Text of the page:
Computer spill scenarios in Kinder Morgan’s project application show oil from a spill could end up on the shoreline of Washington state.

“You can come up with a doomsday scenario, but it’s not really helpful to the discourse unless we can frame it in terms of how likely it is to happen,” says Michael Davies, director of marine development for Kinder Morgan.

“What sets the work apart that we’ve provided in the application, is the fact we have this risk assessment on the probability side. And that’s an important piece for the public to understand.”

About 60 Aframax-size tankers – which can only be loaded about 80 per cent to 585,000 barrels so they can safely make it through the Second Narrows – already dock each year at the Westridge Terminal in Burnaby.

Many, such as the 250-metre DHT Sophie, which loaded at Westridge a week ago , are headed to refineries in California. But there’s been increasing demand by Alberta oilsands producers to access new markets in Asia. Their goals are being championed by both the Alberta and Canadian governments.

Canada is almost solely reliant on the U.S. as a destination for its oil.

Both Enbridge’s $6.5-billion Northern Gateway pipeline through northern B.C. and Kinder Morgan’s expansion of its Trans Mountain pipeline are meant to satisfy this export appetite.

The additional 350 tanker loadings each year from the Kinder Morgan expansion will be added to more than 500 tankers that already ply the Salish Sea, headed to refineries in Washington state.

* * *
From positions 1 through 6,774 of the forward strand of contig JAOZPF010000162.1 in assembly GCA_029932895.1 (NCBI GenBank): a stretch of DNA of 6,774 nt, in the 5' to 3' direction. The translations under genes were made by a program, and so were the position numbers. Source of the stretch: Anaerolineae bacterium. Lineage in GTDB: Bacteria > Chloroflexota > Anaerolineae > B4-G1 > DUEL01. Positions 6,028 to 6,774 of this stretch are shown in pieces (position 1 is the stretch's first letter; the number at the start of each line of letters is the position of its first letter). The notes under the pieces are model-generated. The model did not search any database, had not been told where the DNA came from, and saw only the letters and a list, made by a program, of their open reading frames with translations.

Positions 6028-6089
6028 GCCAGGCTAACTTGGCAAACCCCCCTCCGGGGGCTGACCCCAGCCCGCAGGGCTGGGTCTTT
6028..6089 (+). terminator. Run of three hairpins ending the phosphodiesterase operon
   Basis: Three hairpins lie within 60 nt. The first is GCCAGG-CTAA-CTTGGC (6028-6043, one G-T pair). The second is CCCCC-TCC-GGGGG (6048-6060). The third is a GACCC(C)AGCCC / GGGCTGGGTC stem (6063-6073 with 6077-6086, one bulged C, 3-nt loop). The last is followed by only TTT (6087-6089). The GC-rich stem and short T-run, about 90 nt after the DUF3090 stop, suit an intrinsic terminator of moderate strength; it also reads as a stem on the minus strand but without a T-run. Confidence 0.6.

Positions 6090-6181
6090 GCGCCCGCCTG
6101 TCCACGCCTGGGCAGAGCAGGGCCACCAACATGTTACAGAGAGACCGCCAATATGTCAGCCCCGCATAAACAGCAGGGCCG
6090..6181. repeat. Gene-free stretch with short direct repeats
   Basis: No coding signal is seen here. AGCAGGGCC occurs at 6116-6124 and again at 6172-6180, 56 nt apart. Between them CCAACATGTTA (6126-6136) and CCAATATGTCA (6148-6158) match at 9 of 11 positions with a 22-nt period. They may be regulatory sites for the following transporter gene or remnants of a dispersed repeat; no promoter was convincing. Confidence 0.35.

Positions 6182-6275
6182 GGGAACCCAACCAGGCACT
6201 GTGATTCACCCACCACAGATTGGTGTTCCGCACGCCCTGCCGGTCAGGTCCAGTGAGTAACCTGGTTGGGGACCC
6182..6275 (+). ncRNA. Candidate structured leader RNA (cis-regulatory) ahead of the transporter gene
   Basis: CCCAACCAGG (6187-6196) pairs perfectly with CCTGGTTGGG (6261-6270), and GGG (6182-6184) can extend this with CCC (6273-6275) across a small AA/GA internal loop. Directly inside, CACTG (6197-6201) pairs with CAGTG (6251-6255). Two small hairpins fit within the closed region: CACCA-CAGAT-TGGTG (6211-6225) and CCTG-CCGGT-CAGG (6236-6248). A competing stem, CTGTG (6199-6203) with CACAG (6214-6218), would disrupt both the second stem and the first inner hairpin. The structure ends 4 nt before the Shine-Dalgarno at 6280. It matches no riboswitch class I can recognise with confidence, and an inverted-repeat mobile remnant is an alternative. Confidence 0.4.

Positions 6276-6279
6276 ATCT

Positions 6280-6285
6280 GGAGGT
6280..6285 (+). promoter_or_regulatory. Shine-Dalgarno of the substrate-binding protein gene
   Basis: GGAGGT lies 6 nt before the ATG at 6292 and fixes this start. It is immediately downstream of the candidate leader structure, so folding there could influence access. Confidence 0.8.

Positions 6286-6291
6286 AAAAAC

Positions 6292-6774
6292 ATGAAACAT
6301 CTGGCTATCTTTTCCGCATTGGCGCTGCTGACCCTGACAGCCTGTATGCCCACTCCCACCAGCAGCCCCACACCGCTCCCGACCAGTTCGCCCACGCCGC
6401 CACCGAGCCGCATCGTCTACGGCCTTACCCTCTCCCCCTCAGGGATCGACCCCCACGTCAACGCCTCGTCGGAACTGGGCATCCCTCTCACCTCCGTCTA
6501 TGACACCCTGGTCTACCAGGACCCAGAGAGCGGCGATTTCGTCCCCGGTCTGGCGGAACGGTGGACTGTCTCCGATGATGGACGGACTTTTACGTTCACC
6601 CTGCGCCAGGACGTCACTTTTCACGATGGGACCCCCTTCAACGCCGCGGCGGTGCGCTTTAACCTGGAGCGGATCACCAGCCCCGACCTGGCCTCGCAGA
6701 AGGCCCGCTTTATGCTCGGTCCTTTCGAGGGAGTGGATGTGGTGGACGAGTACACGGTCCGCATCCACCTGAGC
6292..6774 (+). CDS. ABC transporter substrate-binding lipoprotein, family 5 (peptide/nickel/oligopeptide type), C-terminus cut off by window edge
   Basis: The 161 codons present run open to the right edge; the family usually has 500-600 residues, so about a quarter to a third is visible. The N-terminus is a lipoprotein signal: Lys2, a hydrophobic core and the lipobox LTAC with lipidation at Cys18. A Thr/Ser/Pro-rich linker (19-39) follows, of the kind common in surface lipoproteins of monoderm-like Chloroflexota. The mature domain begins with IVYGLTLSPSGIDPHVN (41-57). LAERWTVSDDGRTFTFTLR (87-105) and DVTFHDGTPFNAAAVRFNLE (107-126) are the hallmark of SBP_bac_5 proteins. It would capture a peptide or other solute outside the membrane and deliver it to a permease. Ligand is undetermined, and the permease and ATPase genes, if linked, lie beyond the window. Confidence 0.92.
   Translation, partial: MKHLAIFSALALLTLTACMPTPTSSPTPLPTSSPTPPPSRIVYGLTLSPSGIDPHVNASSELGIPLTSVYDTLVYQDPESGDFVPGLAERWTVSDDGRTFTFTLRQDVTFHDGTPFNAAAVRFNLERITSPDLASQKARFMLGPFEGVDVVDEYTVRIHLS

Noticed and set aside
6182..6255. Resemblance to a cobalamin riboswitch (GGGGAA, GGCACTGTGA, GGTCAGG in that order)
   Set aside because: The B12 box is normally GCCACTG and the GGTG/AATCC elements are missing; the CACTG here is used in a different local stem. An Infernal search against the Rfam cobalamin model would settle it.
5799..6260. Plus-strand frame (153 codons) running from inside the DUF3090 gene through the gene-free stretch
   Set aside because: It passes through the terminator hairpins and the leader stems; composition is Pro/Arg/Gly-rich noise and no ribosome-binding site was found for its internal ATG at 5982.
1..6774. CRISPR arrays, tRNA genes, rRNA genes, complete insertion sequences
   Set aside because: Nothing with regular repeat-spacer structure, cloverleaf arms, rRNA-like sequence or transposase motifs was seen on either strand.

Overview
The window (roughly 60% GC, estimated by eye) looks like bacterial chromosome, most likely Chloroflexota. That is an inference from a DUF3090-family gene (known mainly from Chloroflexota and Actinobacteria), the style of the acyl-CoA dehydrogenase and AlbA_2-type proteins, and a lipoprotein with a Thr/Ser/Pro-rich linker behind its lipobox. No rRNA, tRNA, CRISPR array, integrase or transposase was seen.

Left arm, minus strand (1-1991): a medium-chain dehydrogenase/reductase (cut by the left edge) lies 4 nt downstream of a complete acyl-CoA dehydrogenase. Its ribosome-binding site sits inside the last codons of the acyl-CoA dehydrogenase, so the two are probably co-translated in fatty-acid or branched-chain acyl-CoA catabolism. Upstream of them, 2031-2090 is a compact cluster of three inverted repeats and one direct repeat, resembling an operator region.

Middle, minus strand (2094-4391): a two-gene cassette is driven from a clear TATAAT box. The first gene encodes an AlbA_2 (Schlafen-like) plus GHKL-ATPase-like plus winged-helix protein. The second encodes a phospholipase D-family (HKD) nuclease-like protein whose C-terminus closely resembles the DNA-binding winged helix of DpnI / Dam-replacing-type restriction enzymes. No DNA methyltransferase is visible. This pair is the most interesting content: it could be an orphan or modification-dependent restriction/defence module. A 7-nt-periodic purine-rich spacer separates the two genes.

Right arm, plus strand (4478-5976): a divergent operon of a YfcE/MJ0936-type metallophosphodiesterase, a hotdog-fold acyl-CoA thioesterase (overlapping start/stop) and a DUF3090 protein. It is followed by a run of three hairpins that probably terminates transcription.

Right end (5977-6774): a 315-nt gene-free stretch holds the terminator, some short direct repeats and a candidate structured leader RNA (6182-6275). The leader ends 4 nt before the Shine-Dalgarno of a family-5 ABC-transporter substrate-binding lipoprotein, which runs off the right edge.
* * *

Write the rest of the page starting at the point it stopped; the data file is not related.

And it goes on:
In an effort to keep the calculated risk of a major spill extremely low, Kinder Morgan is proposing to fill in gaps in tug escorts between Westridge Terminal and the Pacific Ocean.

happens,” said Obermeyer.

He notes there’s never been a major oil tanker incident in B.C. waters.

When looking at all tanker mishaps, including smaller vessels carrying chemicals and liquids such as canola, there have been few serious incidents in the past two decades.

According to Pacific Pilotage Authority data cited in Kinder Morgan’s application, there were only six tanker incidents in the past 20 years.

The numbers don’t include other shipping incidents involving large ships. For example, on Dec. 7, 2012, a bulk carrier sliced through a causeway and Westshore Terminals coal conveyor at Roberts Bank, dumping some coal into the ocean. The last tanker incident was in 2008, when the chemical tanker Fujigawa damaged a midship rail at Lynnterm Terminal in North Vancouver. Other incidents in 1999, 1997 and 1994 were also minor in nature, with damage taking place at dockside.

In the past decade, the largest oil spill the industry-funded western Canadian Marine Response Corp. (WCMRC) dealt with was at Westridge Terminal in 2007. But that leak was from a pipeline punctured by an excavator, not a marine spill.